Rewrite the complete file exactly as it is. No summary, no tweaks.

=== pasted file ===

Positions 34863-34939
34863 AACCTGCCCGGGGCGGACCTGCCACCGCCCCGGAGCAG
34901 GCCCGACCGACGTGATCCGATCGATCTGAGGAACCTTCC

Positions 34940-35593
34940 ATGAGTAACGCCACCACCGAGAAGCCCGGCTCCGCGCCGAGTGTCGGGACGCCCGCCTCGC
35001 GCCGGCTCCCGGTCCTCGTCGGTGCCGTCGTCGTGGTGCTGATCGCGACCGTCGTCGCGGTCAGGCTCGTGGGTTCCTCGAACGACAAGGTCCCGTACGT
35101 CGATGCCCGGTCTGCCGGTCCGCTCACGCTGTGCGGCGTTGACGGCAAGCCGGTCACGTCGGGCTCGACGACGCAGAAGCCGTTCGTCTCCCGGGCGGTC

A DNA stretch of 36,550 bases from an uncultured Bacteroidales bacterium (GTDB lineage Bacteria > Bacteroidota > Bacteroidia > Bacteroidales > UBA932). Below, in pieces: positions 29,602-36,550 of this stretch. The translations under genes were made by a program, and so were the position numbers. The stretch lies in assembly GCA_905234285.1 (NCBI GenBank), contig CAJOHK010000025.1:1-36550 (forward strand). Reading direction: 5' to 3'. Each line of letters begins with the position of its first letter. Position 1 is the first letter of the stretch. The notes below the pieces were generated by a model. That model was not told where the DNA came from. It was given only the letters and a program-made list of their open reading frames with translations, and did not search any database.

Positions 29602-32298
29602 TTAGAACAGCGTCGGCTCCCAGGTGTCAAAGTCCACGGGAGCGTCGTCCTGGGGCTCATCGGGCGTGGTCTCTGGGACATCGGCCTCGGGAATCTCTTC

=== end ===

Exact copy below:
Positions 34863-34939
34863 AACCTGCCCGGGGCGGACCTGCCACCGCCCCGGAGCAG
34901 GCCCGACCGACGTGATCCGATCGATCTGAGGAACCTTCC

Positions 34940-35593
34940 ATGAGTAACGCCACCACCGAGAAGCCCGGCTCCGCGCCGAGTGTCGGGACGCCCGCCTCGC
35001 GCCGGCTCCCGGTCCTCGTCGGTGCCGTCGTCGTGGTGCTGATCGCGACCGTCGTCGCGGTCAGGCTCGTGGGTTCCTCGAACGACAAGGTCCCGTACGT
35101 CGATGCCCGGTCTGCCGGTCCGCTCACGCTGTGCGGCGTTGACGGCAAGCCGGTCACGTCGGGCTCGACGACGCAGAAGCCGTTCGTCTCCCGGGCGGTC

A DNA stretch of 36,550 bases from an uncultured Bacteroidales bacterium (GTDB lineage Bacteria > Bacteroidota > Bacteroidia > Bacteroidales > UBA932). Below, in pieces: positions 29,602-36,550 of this stretch. The translations under genes were made by a program, and so were the position numbers. The stretch lies in assembly GCA_905234285.1 (NCBI GenBank), contig CAJOHK010000025.1:1-36550 (forward strand). Reading direction: 5' to 3'. Each line of letters begins with the position of its first letter. Position 1 is the first letter of the stretch. The notes below the pieces were generated by a model. That model was not told where the DNA came from. It was given only the letters and a program-made list of their open reading frames with translations, and did not search any database.

Positions 29602-32298
29602 TTAGAACAGCGTCGGCTCCCAGGTGTCAAAGTCCACGGGAGCGTCGTCCTGGGGCTCATCGGGCGTGGTCTCTGGGACATCGGCCTCGGGAATCTCTTC